A Kindergarten Age Guide for Parents: When Kids Should Start School
The age of kindergarteners in the U.S. ranges from 4 to 6 years old depending on lots of factors. Here's what to know when deciding the right age for your child to start school.
Not so long ago, a friend asked me whether I plan to send my youngest child, my third, to kindergarten on time, or if I would be choosing to hold her back. The question didn't surprise me. "Redshirting," or delaying entrance to kindergarten by a year, is not uncommon where I live, and my daughter would be making the cutoff in our district by a scant five days. That made it likely she'd be the very youngest in her grade, something I've come to see could actually be a positive thing academically.
But the timing of my friend's inquiry did throw me a bit: My daughter was just 2 ½ years old. Surely that should have bought us some time to decide whether she'll be ready at almost-5 for kindergarten.
Still, you can't blame parents of children on the younger side for their grade for worrying early and often, particularly when we have to suffer through anxiety-inducing commercials for websites and other wares peddled to get our kids prepared for kindergarten, which sounds increasingly like an intimidating, unforgiving place rather than the warm welcome to education that it used to be.
Here are a few things I’ve learned from interviewing moms who've already made the decision of when to start their child in kindergarten:
Know your state's kindergarten age rules.
According to Superpages, an online source of local information from across the country, a total of 32 states in the United States require that a child be 5 years old on or before September 1 in the year he or she starts kindergarten, with 11 states having a cutoff date between September 1 and October 15. There are also 7 states that offer local schools the option set their own required dates for when children should start school.
You can start by finding your state's rules here, but it's still worth a call to your school district's office as these rules can change. You can also find out if special exceptions can be granted by the school principal, as was the case for one of the moms Parents interviewed.
Think about down the line, not just kindergarten.
Will you be as happy with your decision, whichever way you lean, when your child enters older grades? I admit, I didn't love the thought of my daughter being a youngin' in, say, fifth grade with redshirted boys who are a year (and then some) older, or sending my 17-year-old baby off to college.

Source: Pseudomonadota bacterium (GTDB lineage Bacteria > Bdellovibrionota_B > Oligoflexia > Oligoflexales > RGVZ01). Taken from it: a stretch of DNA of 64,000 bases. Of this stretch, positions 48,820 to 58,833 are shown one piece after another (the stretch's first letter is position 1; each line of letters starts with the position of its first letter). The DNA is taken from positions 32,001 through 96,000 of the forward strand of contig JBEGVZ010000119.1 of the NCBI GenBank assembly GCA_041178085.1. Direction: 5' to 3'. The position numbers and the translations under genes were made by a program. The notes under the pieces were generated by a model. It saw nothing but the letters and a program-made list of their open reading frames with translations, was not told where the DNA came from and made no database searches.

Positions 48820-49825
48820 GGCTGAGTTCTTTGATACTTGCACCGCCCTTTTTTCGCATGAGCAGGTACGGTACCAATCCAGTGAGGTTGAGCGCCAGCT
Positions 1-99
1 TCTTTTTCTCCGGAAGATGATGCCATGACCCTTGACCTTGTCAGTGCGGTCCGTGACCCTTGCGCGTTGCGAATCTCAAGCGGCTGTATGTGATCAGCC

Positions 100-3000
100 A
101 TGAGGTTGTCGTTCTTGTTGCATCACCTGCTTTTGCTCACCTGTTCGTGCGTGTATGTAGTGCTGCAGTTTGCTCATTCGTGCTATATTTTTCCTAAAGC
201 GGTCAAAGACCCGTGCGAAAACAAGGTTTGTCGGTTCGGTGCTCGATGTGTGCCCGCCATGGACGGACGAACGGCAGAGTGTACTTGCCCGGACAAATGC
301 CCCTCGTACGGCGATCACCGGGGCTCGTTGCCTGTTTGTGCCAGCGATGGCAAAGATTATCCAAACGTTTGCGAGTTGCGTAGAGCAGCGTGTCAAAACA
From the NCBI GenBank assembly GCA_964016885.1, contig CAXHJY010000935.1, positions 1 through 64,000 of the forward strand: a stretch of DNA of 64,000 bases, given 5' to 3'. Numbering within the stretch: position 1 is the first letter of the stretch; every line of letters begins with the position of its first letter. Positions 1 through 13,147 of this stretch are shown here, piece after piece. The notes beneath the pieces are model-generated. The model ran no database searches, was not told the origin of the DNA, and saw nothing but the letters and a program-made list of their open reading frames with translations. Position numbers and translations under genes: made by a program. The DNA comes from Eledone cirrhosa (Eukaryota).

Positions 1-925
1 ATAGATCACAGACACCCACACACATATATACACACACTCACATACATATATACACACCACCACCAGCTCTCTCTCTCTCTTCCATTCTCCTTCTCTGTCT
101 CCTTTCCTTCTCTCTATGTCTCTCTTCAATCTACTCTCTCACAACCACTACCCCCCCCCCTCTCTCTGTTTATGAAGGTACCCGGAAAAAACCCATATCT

On the flip side, there could have been some downsides to holding her back: After talking to a couple of parents of teens, I wasn't crazy about the thought of her getting a driver's license at the beginning of junior year of high school, a potential distraction during a crucial academic year for college.
Get the preschool teacher's input when making a decision.
Some parents interviewed agreed with their teachers' assessments that another year of preschool would help, whether with developing fine motor skills or confidence or maturity. Others felt that these weren't necessarily good enough reasons to delay kindergarten, and were glad they trusted their own instincts that their kids were ready enough.
Remember every child and family are unique.
State regulations aside, your child's mere age doesn't need to be the sole qualifier for whether he or she should begin kindergarten or wait another year.
"What you will need to assess is something a bit deeper and harder to ascertain," explains Dr. Elizabeth Matheis, a licensed clinical psychologist and certified school psychologist. "You want to honestly think about your child's social-emotional growth," she says. "The expectation is that by the time a child is ready to begin kindergarten, he should be able to express his feelings in words as opposed to yelling, grabbing, crying, or throwing himself on the ground."
Here are a few questions Matheis recommends answering honestly to help you to begin to make your decision on when to start kindergarten:
- Does he get along with other classmates? (e.g., Is he able to start a conversation? Is he able to maintain a short conversation?) Can he sit still for a few minutes?
- Can he ask for help?
- Can he write his name?
- Does he know the alphabet?
- Can he recognize letters in isolation?
- Does he know any of the sounds that letters make?
- How high can he count?
- Does he speak correctly most of the time?
- Is his vocabulary adequate for his age?
In the end, you and your partner need to be comfortable in your decision based on your child's level of social, emotional and cognitive readiness. Starting early has its pros and cons, as does waiting a year.